In the case of the push up challenge, a US Marine decided that because 22 veterans with Post Traumatic Stress Disorder commit suicide each day, he would raise awareness of this by filming himself doing 22 push ups a day for 22 days. He published the videos on Facebook. After seeing the videos, lots of other people decided to do the same; most likely for several reasons.
They wanted to support a worthwhile cause – donating to Combat Stress or funding research into Amyotrophic lateral sclerosis, also known as motor neuron disease.
Perhaps, it was because both activities were fairly simple things to do – pouring cold water over someone or doing push-ups don’t take long to set up and the instructions are really clear.
There’s an element of enjoyment and fun in both, especially watching the expressions and reactions of someone when ice cold water hits them! The light hearted nature of the campaign and the use of video are ideal for sharing across social media. The footage and photos taken by onlookers was perfect for YouTube, Instagram and Twitter as well as Facebook, which further increases the campaign’s reach.
Both campaigns gained momentum quickly as there was a sense of urgency. In the ICE Bucket Challenge people had to act within 24 hours of being nominated, which allowed the campaign to spread. The push up challenge is more of a commitment but people are doing it and 22 days highilghts the number of daily suicides and increases the chance of people seeing the videos.
A final thought, is that both campaigns make people feel better. Participants are helping genuinely good causes and having a good experience at the same time. There’s also a sense of community, being part of a group of people all taking part in the same activity. Receiving that nomination invites you to join the community, which is a very powerful motivator – we like to be involved in things that our friends are doing and don’t want to be left out.
Capturing people’s imagination and encouraging them to participate in something is really difficult and for every #22PushUpChallenge or ALS Ice Bucket Challenge there are lots of less successful campaigns but by keeping things simple and trying to include an element of fun, urgency, sharing and reward you’ll have a better chance of engaging with people.
Our success in promoting Festival800, a city-wide celebration of Magna Carta’s 800th anniversary, has been recognised by the Chartered Institute of Public Relations (CIPR).
Our campaign for the cultural response and celebration of Magna Carta, which took place in August 2015, has been shortlisted in the Best Integrated Campaign and Best Arts, Culture and Sports categories of the CIPR PRide awards, which celebrate outstanding Public Relations activity across the UK.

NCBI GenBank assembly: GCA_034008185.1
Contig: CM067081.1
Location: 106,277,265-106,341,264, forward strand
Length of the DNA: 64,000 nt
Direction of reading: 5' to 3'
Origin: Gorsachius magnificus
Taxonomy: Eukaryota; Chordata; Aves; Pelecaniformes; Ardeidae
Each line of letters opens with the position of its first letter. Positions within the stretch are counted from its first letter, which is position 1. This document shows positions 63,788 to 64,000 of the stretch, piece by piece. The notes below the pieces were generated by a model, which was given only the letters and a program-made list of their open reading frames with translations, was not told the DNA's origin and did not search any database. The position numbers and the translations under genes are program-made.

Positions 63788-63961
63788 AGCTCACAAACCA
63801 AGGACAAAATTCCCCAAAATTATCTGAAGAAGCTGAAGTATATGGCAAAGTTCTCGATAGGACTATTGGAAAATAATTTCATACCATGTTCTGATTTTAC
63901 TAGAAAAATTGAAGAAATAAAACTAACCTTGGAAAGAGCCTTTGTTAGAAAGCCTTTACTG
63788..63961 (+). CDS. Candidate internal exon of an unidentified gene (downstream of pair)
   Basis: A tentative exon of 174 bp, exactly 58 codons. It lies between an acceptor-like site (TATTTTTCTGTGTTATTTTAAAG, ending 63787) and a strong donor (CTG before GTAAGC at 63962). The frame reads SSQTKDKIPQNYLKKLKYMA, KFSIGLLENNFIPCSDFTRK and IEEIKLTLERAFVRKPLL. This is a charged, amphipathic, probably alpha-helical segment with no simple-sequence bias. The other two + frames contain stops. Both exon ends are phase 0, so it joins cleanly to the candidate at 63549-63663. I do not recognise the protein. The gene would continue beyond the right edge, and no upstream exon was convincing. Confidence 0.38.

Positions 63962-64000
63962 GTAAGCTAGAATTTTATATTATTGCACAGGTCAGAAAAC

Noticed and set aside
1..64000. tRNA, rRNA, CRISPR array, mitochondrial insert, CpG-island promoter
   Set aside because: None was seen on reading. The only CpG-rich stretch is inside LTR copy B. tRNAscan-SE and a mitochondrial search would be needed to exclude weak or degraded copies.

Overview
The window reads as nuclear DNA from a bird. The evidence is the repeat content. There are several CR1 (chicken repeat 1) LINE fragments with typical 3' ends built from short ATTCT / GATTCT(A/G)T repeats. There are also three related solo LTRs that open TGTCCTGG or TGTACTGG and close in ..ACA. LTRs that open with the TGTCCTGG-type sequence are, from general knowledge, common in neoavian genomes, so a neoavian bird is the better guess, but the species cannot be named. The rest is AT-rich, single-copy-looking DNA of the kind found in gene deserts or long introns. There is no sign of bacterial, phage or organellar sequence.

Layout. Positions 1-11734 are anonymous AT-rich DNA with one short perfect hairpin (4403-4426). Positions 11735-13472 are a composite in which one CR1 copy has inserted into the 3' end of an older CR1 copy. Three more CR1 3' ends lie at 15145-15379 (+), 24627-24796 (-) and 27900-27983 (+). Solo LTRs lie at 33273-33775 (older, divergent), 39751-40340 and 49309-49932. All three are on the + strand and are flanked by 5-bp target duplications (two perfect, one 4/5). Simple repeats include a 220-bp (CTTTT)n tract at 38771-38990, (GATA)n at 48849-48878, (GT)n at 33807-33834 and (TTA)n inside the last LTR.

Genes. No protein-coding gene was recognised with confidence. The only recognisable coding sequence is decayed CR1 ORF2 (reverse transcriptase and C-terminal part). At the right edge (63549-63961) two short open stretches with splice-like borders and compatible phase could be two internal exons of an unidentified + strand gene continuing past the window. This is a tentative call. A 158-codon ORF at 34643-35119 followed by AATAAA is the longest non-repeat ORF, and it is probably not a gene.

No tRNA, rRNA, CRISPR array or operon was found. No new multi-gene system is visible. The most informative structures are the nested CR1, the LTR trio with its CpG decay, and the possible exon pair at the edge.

Organised by cultural solutions UK on behalf of Lincolnshire County Council and supported by the National Lottery through Arts Council England, Festival800 offered ten days of live music, comedy, spoken word, street theatre, lectures and debate. Artists such as Billy Bragg and the Levellers; author, screenwriter and comedian Shappi Khorsandi; YouTube sensation Alfie Deyes; Poet Laureate Dame Carol Ann Duffy, DBE, FRSL; were joined by a host of national and international artists and human rights activists, including the family of US Civil Rights Icon, Rosa Parks, in Lincoln for the festival.
David Lambert, director of cultural solutions UK, who appointed Lava to the brief said: “With such an eclectic cultural programme we needed an equally eclectic team of professionals to reach and engage the potential diverse audiences. We could not have secured the services of a more switched on, professional agency. Lava surprised us in all the right ways. They worked with us to create an innovative marketing campaign within budget and on time. It was a fantastic relationship! I wish them every success at the awards and hope to work with them again.”
Established in 2006, Lava is no stranger to success in the PRide Awards having won eight Gold and Silver awards since 2009. “We are about to celebrate our tenth anniversary and two more awards, our ninth and tenth CIPR Pride wins, would be fantastic birthday presents,” says Lava’s managing director, Matt Hammerton. “We have a particularly strong track record of delivering effective campaigns for clients in the arts and cultural sectors. We’re really looking forward to a trip to Leeds in November and hopefully adding another two trophies to our collection.”
The CIPR PRide Awards recognise the best in public relations across the nations and regions of the United Kingdom. Over 1,000 entries were received from freelancers, agencies and in-house teams the length and breadth of the UK.
Lava, which is the only agency from Lincolnshire to be shortlisted, will find out if they’ve won either award on 24th November.
At the beginning of the week, all the talk about Manchester United focused on their cancelled game against Bournemouth.
The team’s many sponsors will understand the media attention on the discovery of a suspicious package within Old Trafford but quite a few people will be disappointed that their promotional plans didn’t come off.
Social media giant, Twitter, celebrated its 10th birthday on Monday (21st March). To mark the occasion, we’ve put together our top ten tips for SMEs wanting to get the most out of the platform!